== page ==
‘The Brother from Another Planet’ (1984)

A mute alien from another planet (Joe Morton) who has the appearance of a black man, but can read your mind and fix anything, is stalked through the streets of Harlem by two celestial bounty hunters (director John Sayles and David Strathairn). The themes of race, racism and slavery (Morton is an escaped slave) register even more pointedly and barbed in the here and now. Sayles (“Eight Men Out,” “Matewan” and “City of Hope”) has always had his finger on social issues; this one, something of a B-ish sci-fi dramadey, provides laughs as it provokes. 

‘The Innkeepers’ (2011)

Mumblegore maven Ti West (a “V/H/S” segment, and “The Sacrament”) tells something of a ghost tale in the Yankee Pedlar Inn in Torrington, Connecticut – a place I’ve spent a few nights. The film centers on two innkeepers (Pat Healy and Sara Paxton) on the eve of inn’s shuttering (as I read it, it is still closed in real life) when a celebrity novelist and psychic (Kelly McGillis, calling to mind Kathy Bates in “Misery”) checks in. The lore of a death at the hotel bubbles up and there’s something in the basement that begs exploring. The cast, especially Paxton, is excellent, but the film doesn’t quite know how to transition from character study to creepshow.

‘You’re Next’ (2011)

Mumblecore does mumblegore. This lean ($1 million budget) home invasion thriller directed by Adam Wingard and written by Simon Barrett moves in unexpected turns. Let’s start with the fact that some of the yuppies in at a country manse are mumblecinema staples (Joe Swanberg, Ti West and Larry Fessenden); then there’s the sociopolitical twist of the 99 percent consuming the 1 percent, which kicks off unceremoniously when one of the guests catches a crossbow bolt in the head out of nowhere. The masked invaders (in tiger, lamb and fox masks) are pretty efficient in their mission, but one of the guests (Sharni Vinson) has a background in dealing with such lethal shenanigans. The film checks all the requisite boxes and moves in a few new directions to boot. 

‘Cul-de-sac’ (1966)

Roman Polanski’s home invasion in a seaside castle at the end of a lane is eerie in how it predates the Tate-LaBianca murders by two-plus years. Two hoods on the run (the always amazing Donald Pleasence and Lionel Stander, who played Max on “Hart to Hart”) insert themselves into the home of a young woman (Françoise Dorléac, “The Young Girls of Rochefort”) and her feeble older husband (Jack MacGowran). Given it’s Polanski, the film’s loaded with nuance and dark comedy as allegiances and agendas shift. The stark, yet gorgeous cinematography is provided by Gilbert Taylor (“Star Wars” and Polanski’s other dark drama, made the year before, “Repulsion”) and also features Jaqueline Bisset is a small role.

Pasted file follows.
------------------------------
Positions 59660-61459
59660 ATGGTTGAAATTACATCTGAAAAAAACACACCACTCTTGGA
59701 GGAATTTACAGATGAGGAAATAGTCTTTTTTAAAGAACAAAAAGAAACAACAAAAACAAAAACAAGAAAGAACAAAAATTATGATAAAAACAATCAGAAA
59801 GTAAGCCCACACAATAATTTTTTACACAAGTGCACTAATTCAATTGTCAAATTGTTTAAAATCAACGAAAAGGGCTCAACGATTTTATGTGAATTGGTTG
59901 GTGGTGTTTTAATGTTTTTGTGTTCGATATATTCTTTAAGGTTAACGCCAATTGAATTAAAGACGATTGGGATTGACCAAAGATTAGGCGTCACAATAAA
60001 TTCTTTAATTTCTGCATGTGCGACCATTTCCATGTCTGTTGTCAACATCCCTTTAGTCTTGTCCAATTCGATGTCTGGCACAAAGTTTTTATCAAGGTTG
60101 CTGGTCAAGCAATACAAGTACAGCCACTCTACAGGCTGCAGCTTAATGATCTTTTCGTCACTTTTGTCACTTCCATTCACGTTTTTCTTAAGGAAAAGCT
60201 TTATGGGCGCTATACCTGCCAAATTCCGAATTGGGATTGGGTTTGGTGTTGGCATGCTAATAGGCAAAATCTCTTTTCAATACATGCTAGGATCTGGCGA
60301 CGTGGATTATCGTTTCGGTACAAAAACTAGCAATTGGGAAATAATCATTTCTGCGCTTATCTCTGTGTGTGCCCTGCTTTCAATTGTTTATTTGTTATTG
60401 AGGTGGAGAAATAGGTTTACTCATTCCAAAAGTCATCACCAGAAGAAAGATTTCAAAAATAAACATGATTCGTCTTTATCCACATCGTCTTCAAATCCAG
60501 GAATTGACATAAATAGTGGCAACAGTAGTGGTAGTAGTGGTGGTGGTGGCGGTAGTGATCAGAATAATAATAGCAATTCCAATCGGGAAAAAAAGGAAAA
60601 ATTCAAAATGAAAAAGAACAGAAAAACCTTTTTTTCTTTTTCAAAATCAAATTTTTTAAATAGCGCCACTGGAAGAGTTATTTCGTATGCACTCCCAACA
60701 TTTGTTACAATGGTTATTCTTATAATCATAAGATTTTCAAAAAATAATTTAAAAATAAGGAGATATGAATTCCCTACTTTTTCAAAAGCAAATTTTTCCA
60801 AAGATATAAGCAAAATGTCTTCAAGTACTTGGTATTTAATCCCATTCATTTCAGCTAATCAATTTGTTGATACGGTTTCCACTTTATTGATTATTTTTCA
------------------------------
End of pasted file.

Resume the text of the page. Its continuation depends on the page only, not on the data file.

‘The Last House on the Left’ (1972)

Wes Craven’s grim, lo-fi thriller is a heart-racing experience the first time you see it. Based on true events, the film begins with two suburban girls kidnapped and brutalized by a gang of escaped convicts when they go into the city for a rock concert. The gang then goes coincidentally to one of the girl’s homes parading as traveling salesmen and realize from pictures on the walls whose house it is. The parents likewise have a good idea who their houseguests might be, and then it’s game on. The film has a near documentary feel to it that makes the prolonged acts of brutality that much more vivid and horrifying. Not for all, but yet a classic.

Tom Meek is a writer living in Cambridge. His reviews, essays, short stories and articles have appeared in the WBUR ARTery, The Boston Phoenix, The Boston Globe, The Rumpus, The Charleston City Paper and SLAB literary journal. Tom is also a member of the Boston Society of Film Critics and rides his bike everywhere.